- Most people think the process is too complicated, and that it requires a big space, and not forgetting the smell.
- The Sufuria kit is designed to make composting easy and accessible.
- The Sufuria kit is made up of three pots stacked on top of one another. This makes it perfect for spaces such as balconies.
We all know that compost is good for the soil. It increases water retention, decreases soil erosion, and makes the soil fertile leading to healthier plants.
Once mastered, composting is a wonderful way to re-purpose your kitchen waste from trash to treasure. However, most people think the process is too complicated, and that it requires a big space, and not forgetting the smell.
This was why Charlene Mwangi was not making organic manure in the first place. Living in Nairobi in a single dwelling unit, composting was something that seemed far-fetched.
“I didn’t know how to do it nor did I have the tools to do it in the kind of set-up I have at home,” she says.
It was for people like Ms Mwangi that Dhruvi Shethia and Maite Guardiola, the founders of Dudu Dunia, created home composting kits branded the ‘Udongo’ and the ‘Sufuria Kit’, which is the most popular one.
The Sufuria kit is designed to make composting easy and accessible.
The two realised that composting in Kenya was difficult because of the lack of systems to support it. They met at a permaculture training in 2015, after which they began looking for a way to use permaculture.
“60 to 70 percent of the waste disposed of in our landfills is organic. Can you imagine what impact we could make if we all composted at home?,” Ms Guardiola asks.
The two spoke to BDLife about the home composting kit and how it makes composting stress-free.
The Sufuria kit is made up of three pots stacked on top of one another. This makes it perfect for spaces such as balconies. Pot A and B are the composting units while pot C is the storage unit for the finished compost.
The kit comes with a kitenge cover, a bamboo shovel and a bag of remix powder.
“The first thing is to find a spot outside that’s well-aerated and relatively shaded to protect it from the elements of nature,” Ms Shethia says.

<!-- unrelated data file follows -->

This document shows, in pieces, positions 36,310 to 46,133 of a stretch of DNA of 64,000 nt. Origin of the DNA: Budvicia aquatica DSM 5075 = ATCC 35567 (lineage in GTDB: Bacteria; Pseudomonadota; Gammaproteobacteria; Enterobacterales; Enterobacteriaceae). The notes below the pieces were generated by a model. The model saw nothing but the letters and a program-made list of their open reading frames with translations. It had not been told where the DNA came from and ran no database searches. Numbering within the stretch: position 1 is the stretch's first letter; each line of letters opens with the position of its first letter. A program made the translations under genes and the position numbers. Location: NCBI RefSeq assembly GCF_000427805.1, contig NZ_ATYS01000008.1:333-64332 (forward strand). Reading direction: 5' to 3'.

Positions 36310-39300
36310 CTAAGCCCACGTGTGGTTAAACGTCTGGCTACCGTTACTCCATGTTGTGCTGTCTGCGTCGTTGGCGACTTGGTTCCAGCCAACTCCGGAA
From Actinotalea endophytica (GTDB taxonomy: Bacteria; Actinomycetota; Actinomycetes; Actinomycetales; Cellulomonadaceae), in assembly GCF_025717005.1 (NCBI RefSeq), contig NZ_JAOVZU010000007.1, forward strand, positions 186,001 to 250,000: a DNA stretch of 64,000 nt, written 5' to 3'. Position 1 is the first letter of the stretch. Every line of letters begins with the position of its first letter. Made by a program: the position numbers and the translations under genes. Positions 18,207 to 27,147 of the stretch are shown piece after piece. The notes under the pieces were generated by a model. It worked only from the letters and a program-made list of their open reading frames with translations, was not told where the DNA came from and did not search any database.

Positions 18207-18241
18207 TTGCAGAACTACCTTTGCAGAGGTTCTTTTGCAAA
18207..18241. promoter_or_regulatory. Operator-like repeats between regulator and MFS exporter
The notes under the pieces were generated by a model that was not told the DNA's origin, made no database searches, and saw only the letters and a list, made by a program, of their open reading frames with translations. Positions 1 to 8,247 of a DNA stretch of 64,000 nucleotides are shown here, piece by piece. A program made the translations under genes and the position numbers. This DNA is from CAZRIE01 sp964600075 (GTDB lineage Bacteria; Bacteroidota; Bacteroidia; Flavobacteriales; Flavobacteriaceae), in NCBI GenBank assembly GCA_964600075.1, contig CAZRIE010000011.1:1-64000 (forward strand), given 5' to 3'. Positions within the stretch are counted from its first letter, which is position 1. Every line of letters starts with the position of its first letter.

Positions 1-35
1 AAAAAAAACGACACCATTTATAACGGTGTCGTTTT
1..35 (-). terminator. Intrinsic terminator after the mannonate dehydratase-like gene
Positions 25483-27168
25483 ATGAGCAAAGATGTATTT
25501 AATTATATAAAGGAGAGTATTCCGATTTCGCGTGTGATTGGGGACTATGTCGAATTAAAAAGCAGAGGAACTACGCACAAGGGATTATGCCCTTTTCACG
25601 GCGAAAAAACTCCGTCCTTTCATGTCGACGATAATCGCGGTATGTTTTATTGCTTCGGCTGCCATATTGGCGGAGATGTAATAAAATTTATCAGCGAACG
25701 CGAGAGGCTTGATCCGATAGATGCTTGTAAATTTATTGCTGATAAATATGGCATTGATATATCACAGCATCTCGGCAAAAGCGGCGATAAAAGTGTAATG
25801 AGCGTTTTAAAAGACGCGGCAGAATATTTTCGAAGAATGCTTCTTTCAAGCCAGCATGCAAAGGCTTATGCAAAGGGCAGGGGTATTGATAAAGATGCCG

For each setup, layer pot C with a cardboard box for absorbing excess moisture. Place pot ‘B’ on top of it, and pot ‘A’ on top of pot ‘B’.
Compost is the result of a good mix of carbon, nitrogen, water and air.
Getting this balance right is important. Carbon is from the brown matter while nitrogen is from the green matter. To begin composting, layer pot A with a handful of the remix powder, which acts as the brown matter, alternating it with a layer of your kitchen waste.
“It’s important to shred or cut up the greens to increase their surface area for bonding between the carbon and nitrogen. Cover the layers with a newspaper and finally the kitenge cover to keep fruit flies away,” Ms Guardiola says.
Stir the contents every few days to allow oxygen penetration and check for moisture. Repeat this until pot ‘A’ is full. Switch its position with pot ‘B’ and start afresh heap in pot ‘B’. Once pot ‘B’ is full, transfer the contents of pot ‘A’ to pot ‘C’, and start another fresh heap in pot ‘A’ and the cycle continues.
“After six to eight weeks, the contents in pot ‘C’ should be ready for harvest. You can use the compost directly on your plants or store it. Any material that’s not broken down is left in the pot until it is. A good example is eggshells. They need more time to break down,” the 32-year-old Ms Shethia shares.
I get to touch the well-done compost. It is dark brown, soft to the touch and smells earthy.
Nonetheless, few people get it right because of common composting problems such as smelly compost or excessive wetness. How should we deal with these issues?
Here are some troubleshooting tips.
If the compost is too wet, the culprit is excess kitchen scraps. To correct this, add more brown matter like coco peat, sawdust and wood chips, dry grass and leaves, and paper and cardboard.
This absorbs the liquid waste-reducing bad smells. If the compost is too dry, add water or more kitchen waste.
“Avoid composting dairy products, meats, oily and highly processed foods as they take long to breakdown leading to a smelly compost bin. Stir the heap to ensure aeration and keep everything well covered,” Ms Shethia says.
An exciting outcome of the home composting kit is the gift of sprouting seeds since the compost is so rich in nutrients. What should you do with them?
“Plant them, as I have in my kitchen garden,” the 39-year-old Ms Guardiola excitedly shows me. In it, she has butternut, tomatoes, and capsicums all from her compost kit. So far, they have 70 users of the kit diverting 30 kilogramme per unit per month from the landfill. Each kit costs Sh7,000 and Ms. Mwangi is a proud owner of a Sufuria Kit.
“Before composting, I’d take out trash twice a week and 80 percent of it was organic. With the kit, we have reduced frequency to once a month and it feels so good,” she says.
“Composting directly reduces my negative impact on the environment. Furthermore, it’s a fun way to bond with my family because it’s fun and easy to do.”
One of the most common questions asked by users is what do I do with the compost if I do not have a kitchen garden?
“Well, you can gift it to gardeners, sell it to those who need it, or pour it out on your neighbour’s lawns or the street plants you walk by. A healthy environment is good for everyone.”